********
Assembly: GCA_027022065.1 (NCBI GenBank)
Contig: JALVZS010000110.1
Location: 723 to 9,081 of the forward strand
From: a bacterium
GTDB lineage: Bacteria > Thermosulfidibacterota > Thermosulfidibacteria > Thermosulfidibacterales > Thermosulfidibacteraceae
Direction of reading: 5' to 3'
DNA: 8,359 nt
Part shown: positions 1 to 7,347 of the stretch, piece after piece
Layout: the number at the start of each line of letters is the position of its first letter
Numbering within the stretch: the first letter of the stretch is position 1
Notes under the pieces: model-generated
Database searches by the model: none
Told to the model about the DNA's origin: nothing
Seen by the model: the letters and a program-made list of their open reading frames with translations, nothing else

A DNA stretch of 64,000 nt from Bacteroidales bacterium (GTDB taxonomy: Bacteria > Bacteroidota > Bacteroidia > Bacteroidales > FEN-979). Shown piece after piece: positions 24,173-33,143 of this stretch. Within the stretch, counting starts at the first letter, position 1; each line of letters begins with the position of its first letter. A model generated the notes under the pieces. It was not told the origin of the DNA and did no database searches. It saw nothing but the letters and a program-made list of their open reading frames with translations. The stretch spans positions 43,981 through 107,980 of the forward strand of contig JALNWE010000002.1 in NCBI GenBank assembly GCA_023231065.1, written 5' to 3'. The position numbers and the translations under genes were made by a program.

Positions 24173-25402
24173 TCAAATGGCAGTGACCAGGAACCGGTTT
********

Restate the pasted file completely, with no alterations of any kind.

Assembly: GCA_027022065.1 (NCBI GenBank)
Contig: JALVZS010000110.1
Location: 723 to 9,081 of the forward strand
From: a bacterium
GTDB lineage: Bacteria > Thermosulfidibacterota > Thermosulfidibacteria > Thermosulfidibacterales > Thermosulfidibacteraceae
Direction of reading: 5' to 3'
DNA: 8,359 nt
Part shown: positions 1 to 7,347 of the stretch, piece after piece
Layout: the number at the start of each line of letters is the position of its first letter
Numbering within the stretch: the first letter of the stretch is position 1
Notes under the pieces: model-generated
Database searches by the model: none
Told to the model about the DNA's origin: nothing
Seen by the model: the letters and a program-made list of their open reading frames with translations, nothing else

A DNA stretch of 64,000 nt from Bacteroidales bacterium (GTDB taxonomy: Bacteria > Bacteroidota > Bacteroidia > Bacteroidales > FEN-979). Shown piece after piece: positions 24,173-33,143 of this stretch. Within the stretch, counting starts at the first letter, position 1; each line of letters begins with the position of its first letter. A model generated the notes under the pieces. It was not told the origin of the DNA and did no database searches. It saw nothing but the letters and a program-made list of their open reading frames with translations. The stretch spans positions 43,981 through 107,980 of the forward strand of contig JALNWE010000002.1 in NCBI GenBank assembly GCA_023231065.1, written 5' to 3'. The position numbers and the translations under genes were made by a program.

Positions 24173-25402
24173 TCAAATGGCAGTGACCAGGAACCGGTTT